In the recently published case of N v N, the woman had married her former husband in Las Vegas. The couple were well-to-do and split their time between homes in Sweden and Spain. They occasionally visited the UK but did not own a home here.
The marriage broke down and the wife then relocated to the UK to start her own business. Meanwhile, the husband launched divorce proceedings in the Swedish courts. However, the wife chose to ignore these and instead launched her own proceedings in the English courts. The husband in turn ignored these proceedings but the case proceeded anyway and the wife was granted a decree nisi. She applied for maintenance payments under Section 27 of the Matrimonial Causes Act 1973.
Her estranged husband then applied to have this decree nisi set aside, asking the English courts to conclude that they lacked legal authority (jurisdiction) to pursue the case. The wife insisted she was in financial need, saying she intended to apply for ‘interim’ maintenance payments prior to a formal agreement.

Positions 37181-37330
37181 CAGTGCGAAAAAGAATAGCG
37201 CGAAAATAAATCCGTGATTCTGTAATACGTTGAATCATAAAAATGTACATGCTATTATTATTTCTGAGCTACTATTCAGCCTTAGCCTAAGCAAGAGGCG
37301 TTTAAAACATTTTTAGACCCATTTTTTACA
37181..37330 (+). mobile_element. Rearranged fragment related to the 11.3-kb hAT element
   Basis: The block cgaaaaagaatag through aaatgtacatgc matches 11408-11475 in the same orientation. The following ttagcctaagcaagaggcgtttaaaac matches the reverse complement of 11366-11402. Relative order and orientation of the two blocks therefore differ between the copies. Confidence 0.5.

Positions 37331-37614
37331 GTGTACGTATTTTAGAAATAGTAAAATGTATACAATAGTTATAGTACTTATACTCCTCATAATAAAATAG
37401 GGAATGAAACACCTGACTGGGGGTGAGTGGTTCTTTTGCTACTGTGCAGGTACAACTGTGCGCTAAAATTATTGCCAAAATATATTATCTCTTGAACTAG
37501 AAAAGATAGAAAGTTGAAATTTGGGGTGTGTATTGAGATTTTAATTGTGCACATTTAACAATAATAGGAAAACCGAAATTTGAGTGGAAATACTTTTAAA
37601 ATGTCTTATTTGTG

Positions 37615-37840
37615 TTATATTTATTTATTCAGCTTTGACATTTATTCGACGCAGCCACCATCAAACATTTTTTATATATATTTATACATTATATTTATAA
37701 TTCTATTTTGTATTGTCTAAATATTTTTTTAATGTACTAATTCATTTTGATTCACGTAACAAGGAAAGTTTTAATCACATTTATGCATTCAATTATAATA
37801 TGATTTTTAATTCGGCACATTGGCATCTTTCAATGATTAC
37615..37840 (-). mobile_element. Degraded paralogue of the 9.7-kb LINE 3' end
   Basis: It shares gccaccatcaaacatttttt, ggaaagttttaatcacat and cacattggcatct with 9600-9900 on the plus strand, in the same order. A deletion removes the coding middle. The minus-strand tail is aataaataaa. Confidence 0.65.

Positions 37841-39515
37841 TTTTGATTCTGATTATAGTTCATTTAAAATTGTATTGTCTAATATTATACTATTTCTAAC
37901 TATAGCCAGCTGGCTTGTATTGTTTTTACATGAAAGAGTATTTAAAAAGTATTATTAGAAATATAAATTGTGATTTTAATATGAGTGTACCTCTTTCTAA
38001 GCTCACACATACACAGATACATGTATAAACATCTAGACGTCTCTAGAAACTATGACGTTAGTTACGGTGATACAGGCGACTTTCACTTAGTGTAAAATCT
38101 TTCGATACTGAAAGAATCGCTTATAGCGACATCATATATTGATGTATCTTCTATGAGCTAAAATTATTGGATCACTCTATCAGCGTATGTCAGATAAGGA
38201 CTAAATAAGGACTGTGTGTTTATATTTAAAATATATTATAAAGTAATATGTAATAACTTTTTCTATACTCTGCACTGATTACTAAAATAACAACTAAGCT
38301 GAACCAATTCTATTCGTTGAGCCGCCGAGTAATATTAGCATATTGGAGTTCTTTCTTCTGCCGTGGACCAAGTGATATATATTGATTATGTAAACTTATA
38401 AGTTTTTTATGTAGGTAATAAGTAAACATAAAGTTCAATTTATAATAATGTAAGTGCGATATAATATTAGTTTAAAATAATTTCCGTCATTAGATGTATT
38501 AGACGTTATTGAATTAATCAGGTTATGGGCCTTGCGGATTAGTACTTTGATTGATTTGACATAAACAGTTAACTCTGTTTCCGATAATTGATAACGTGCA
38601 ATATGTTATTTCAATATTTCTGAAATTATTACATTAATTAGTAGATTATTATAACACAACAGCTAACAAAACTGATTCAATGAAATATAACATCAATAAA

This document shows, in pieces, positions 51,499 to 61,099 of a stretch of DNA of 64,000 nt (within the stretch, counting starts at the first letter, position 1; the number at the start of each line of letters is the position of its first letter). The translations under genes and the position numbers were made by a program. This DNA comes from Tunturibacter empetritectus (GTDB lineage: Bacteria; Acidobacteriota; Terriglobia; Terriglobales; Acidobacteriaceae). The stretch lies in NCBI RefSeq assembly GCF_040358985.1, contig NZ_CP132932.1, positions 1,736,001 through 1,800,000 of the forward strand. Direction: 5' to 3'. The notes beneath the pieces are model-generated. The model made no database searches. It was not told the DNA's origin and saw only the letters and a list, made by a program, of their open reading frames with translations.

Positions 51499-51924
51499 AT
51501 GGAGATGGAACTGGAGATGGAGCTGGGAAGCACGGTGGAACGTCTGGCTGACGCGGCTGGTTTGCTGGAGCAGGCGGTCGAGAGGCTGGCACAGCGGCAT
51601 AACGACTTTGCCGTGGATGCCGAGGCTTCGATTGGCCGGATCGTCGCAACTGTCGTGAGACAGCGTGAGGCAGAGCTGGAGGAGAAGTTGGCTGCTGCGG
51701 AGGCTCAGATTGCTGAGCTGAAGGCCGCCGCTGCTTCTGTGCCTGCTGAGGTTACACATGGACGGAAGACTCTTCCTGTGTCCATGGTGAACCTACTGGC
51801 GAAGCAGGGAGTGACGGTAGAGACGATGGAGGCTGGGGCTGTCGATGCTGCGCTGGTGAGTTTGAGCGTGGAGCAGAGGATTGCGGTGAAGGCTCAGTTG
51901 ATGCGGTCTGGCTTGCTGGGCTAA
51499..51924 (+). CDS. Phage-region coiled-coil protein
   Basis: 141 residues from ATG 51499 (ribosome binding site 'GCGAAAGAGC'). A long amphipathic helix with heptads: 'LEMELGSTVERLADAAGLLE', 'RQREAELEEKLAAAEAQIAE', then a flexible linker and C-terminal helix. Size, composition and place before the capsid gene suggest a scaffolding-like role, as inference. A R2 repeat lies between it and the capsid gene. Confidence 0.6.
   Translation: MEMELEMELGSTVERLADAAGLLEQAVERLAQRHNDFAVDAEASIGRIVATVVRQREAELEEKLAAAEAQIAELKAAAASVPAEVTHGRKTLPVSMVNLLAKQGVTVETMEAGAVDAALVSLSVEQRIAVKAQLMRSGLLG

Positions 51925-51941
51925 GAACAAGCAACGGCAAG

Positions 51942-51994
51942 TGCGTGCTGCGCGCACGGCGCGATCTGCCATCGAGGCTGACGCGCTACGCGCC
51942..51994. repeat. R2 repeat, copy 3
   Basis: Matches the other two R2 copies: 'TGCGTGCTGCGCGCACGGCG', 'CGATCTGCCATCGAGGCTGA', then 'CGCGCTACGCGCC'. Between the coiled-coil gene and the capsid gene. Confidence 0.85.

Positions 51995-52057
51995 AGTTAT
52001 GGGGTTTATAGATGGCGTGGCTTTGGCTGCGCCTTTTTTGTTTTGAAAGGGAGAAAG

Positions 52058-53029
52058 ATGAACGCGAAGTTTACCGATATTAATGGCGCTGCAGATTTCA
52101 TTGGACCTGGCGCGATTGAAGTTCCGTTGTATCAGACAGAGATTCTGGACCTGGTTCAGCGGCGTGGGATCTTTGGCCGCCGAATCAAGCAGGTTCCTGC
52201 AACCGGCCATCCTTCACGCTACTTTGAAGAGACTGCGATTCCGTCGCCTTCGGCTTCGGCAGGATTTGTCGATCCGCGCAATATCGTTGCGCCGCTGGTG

The man offered £1,500 per month in interim payments to his ex-wife, plus an additional £5,000 to help her launch a full maintenance application in Sweden. She countered with a demand for £6,000 per month, plus payment of all her legal costs.
Sitting in the Family Division, Mr Justice Moor concluded that the English courts lacked the proper legal authority to pursue the case and should decline jurisdiction as the husband had requested. To do so would be in keeping with Brussels II Revised, an EU regulation governing jurisdiction in international family law cases. As the man’s financial interests were located in Sweden, that was the appropriate venue for the financial hearings to take place.
Mr Justice Moor ordered the wife to pay the costs of the English proceedings at the conclusion of the settlement.
Photo by Mr T in DC via Flickr under a Creative Commons licence